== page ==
Post-puppy depression is a real thing, here's what to expect according to an expert

Puppy tugging on leash
(Image credit: Getty Images)

Unless specifically stated, any expert comments quoted in this news piece have been taken directly from the Instagram post cited below.

Who doesn’t love a new puppy? 

When you're bringing him a puppy for the first time suddenly, everyone’s your best friend!

You’ve bought plenty of the best puppy toys, you’re sending pictures to countless friends and relatives, your neighbor ‘conveniently’ drops around for a quick chat, and everyone in the house (except for maybe the cat) just can’t get enough of your new arrival. 

So why do you sometimes feel anxious or frustrated? 

It’s common to feel a little bit down not long after you get a new puppy – once the initial excitement of the first few days has worn off. It’s so common, in fact, that it has a name – the ‘puppy blues’. 

And award-winner trainer Lisa Burton, of Listen Dog Training, has shared all you need to know about them in a recent Instagram post. 

There are a range of emotions that you might catch yourself feeling when you bring home that new puppy. You might begin to feel overwhelmed and anxious, realizing that you’re responsible for your pup’s health and wellbeing for potentially the next decade, or maybe longer. 

And you might feel isolated, too. As Burton puts it, “New puppies require constant supervision, direction, and support, which means your freedom has disappeared… and you have no idea when you’ll get that back.” 

This can be particularly true if, for example, you’re the one at home with the puppy all day while everybody else is at work or school, in much the same way that a parent of a newborn who’s at home all day might feel lonely. 

While you might feel guilty for it, don’t beat yourself up if you experience feelings of frustration and resentment, too. You’re in the middle of toilet training, you might not be getting as much sleep as usual, and you have an energetic young being who likes to bite and chew your home and yourself. It’s understandable.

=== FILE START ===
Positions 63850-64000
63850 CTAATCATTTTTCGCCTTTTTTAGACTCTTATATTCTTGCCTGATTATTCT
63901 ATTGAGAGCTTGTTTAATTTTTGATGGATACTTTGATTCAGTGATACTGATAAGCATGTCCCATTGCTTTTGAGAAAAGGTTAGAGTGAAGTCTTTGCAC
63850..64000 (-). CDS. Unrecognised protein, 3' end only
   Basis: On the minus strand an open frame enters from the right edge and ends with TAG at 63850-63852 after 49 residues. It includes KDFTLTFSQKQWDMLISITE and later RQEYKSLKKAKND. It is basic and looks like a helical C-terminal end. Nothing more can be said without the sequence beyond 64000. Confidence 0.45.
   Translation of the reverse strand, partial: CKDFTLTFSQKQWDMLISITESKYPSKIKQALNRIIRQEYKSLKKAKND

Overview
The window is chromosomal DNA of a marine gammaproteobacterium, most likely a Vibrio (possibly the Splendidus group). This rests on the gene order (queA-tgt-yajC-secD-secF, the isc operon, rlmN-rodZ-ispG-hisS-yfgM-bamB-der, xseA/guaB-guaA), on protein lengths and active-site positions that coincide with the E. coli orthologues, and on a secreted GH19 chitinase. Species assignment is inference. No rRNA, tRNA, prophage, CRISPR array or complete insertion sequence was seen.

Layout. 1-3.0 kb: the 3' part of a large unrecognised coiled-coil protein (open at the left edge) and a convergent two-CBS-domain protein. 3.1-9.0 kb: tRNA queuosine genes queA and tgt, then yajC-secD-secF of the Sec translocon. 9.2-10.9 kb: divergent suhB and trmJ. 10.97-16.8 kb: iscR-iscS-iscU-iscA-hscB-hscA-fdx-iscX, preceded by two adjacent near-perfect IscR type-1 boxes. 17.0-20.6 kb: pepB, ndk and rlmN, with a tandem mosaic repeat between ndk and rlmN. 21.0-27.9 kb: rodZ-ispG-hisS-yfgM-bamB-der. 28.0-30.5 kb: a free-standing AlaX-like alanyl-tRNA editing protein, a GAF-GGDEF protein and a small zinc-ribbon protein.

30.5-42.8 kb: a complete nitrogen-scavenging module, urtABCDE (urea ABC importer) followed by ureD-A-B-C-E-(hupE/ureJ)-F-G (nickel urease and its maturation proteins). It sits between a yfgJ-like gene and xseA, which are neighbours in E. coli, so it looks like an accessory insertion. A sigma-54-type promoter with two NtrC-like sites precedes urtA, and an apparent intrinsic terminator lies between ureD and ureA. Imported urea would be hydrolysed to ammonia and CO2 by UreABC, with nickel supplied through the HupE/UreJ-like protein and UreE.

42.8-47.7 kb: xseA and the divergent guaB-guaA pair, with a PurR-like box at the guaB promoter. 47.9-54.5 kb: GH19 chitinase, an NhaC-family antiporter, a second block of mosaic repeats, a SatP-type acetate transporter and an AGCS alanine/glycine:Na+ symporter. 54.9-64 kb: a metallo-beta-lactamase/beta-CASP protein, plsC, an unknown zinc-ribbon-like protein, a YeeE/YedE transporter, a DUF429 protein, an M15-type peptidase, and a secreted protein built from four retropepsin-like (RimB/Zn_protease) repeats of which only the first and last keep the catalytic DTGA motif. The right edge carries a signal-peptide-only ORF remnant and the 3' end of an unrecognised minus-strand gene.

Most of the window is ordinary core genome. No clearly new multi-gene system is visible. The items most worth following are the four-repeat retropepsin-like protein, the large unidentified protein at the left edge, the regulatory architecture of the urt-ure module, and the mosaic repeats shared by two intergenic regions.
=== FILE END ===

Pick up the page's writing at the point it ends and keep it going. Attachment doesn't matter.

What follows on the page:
But there are two things that, according to Burton, it’s vital to keep in mind. “Everything you are struggling with now is temporary,” she says, while “All the problems your puppy is presenting are solvable.”

So what can you do? 

Burton recommends getting your pup used to being apart from you as soon as possible. Use a crate, a puppy pen, or a baby gate – and plenty of reinforcement and enrichment – to show your dog that they can cope away from you for little amounts of time.

Prepare yourself for your dog teething, too (you might find these five top teething puppy tips useful). The teething stage can last for a few months, so keep many natural and safe chews to hand to keep your pup happy – and stop them from chewing other things!

And, stick with it! It might be stressful now but, as Burton says, “Know that putting in the hard work early makes life easy later.”

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Adam England
Freelance Writer

Adam is a freelance journalist covering lifestyle, health, culture, and pets, and he has five years' experience in journalism. He's also spent the last few years studying towards undergraduate and postgraduate degrees in journalism. While a cat person at heart, he's often visiting his parents' Golden Retriever, and when he's not writing about everything pets he's probably drinking coffee, visiting a cat cafe, or listening to live music.